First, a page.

In his weekly address, President Obama reflected on Father's Day and his experience as a parent and discussed the challenges and necessity of being a good father. The President knows that many Americans who want to be better fathers lack the resources to spend quality time with their children, so the White House has fostered new partnerships with businesses in an effort to support bonding opportunities for fathers and their families. While the President recognizes that fatherhood is demanding and often trying, especially during a time of economic struggle and when many Americans are serving our country overseas, he reminds parents that above all, children need unconditional love, whether they succeed or make mistakes; when life is easy and when life is tough. So as President Obama continuously strives to be the best father he can be, he calls on fathers across the country to do the same.
Remarks of President Barack Obama
June 18, 2011
Hi, everybody. This Father's Day weekend, I'd like to spend a couple minutes talking about what's sometimes my hardest, but always my most rewarding job -- being a dad.
I grew up without my father around. He left when I was two years old, and even though my sister and I were lucky enough to have a wonderful mother and caring grandparents to raise us, I felt his absence. And I wonder what my life would have been like had he been a greater presence.
That's why I've tried so hard to be a good dad for my own children. I haven't always succeeded, of course -- in the past, my job has kept me away from home more often than I liked, and the burden of raising two young girls would sometimes fall too heavily on Michelle.
But between my own experiences growing up, and my ongoing efforts to be the best father I can be, I've learned a few things about what our children need most from their parents.
First, they need our time. And more important than the quantity of hours we spend with them is the quality of those hours. Maybe it's just asking about their day, or talking a walk together, but the smallest moments can have the biggest impact.
They also need structure, including learning the values of self-discipline and responsibility. Malia and Sasha may live in the White House these days, but Michelle and I still make sure they finish their schoolwork, do their chores, and walk the dog.
And above all, children need our unconditional love -- whether they succeed or make mistakes; when life is easy and when life is tough.
And life is tough for a lot of Americans today. More and more kids grow up without a father figure. Others miss a father who's away serving his country in uniform. And even for those dads who are present in their children's lives, the recession has taken a harsh toll. If you're out of a job or struggling to pay the bills, doing whatever it takes to keep the kids healthy, happy and safe can understandably take precedence over all else.
That's why my administration has offered men who want to be good fathers a little extra support. We've boosted community and faith-based groups focused on fatherhood, partnered with businesses to offer opportunities for fathers to spend time with their kids at the bowling alley or ballpark, and worked with military chaplains to help deployed dads connect with their children.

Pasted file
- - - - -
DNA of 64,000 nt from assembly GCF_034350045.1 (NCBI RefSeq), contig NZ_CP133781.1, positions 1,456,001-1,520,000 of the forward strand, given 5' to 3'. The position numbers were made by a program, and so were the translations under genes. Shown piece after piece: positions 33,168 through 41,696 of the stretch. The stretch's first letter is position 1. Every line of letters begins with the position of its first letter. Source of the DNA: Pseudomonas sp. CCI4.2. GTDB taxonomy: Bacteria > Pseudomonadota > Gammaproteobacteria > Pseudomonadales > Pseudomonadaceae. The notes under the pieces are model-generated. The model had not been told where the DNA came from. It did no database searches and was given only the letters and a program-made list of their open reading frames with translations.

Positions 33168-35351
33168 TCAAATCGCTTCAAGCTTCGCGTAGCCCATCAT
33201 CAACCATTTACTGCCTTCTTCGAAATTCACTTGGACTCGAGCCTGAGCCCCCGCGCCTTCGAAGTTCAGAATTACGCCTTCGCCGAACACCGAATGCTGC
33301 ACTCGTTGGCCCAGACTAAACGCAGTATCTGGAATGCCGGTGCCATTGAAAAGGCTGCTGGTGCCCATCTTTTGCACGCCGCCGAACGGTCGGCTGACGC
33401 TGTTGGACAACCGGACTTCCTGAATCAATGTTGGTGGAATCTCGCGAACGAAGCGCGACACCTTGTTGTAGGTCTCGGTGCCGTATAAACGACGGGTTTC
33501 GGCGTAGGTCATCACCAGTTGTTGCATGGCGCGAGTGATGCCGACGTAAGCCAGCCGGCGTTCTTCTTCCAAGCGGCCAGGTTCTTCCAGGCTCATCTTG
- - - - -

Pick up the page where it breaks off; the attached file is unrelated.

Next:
We're doing this because we all have a stake in forging stronger bonds between fathers and their children. And you can find out more about some of what we're doing at Fatherhood.gov.
But we also know that every father has a personal responsibility to do right by our kids as well. All of us can encourage our children to turn off the video games and pick up a book. All of us can pack a healthy lunch for our son, or go outside and play ball with our daughter. And all of us can teach our children the difference between right and wrong, and show them through our own example the value in treating one another as we wish to be treated.
Our kids are pretty smart. They understand that life won't always be perfect, that sometimes, the road gets rough, that even great parents don't get everything right.
But more than anything, they just want us to be a part of their lives.
So recently, I took on a second job: assistant coach for Sasha's basketball team. On Sundays, we'd get the team together to practice, and a couple of times, I'd help coach the games. It was a lot of fun -- even if Sasha rolled her eyes when her dad voiced his displeasure with the refs.
But I was so proud watching her run up and down the court, seeing her learn and improve and gain confidence. And I was hopeful that in the years to come, she'd look back on experiences like these as the ones that helped define her as a person -- and as a parent herself.
In the end, that's what being a parent is all about -- those precious moments with our children that fill us with pride and excitement for their future; the chances we have to set an example or offer a piece of advice; the opportunities to just be there and show them that we love them.
That's something worth remembering this Father's Day, and every day.
Thanks, and Happy Father's Day to all the dads out there. Have a great weekend.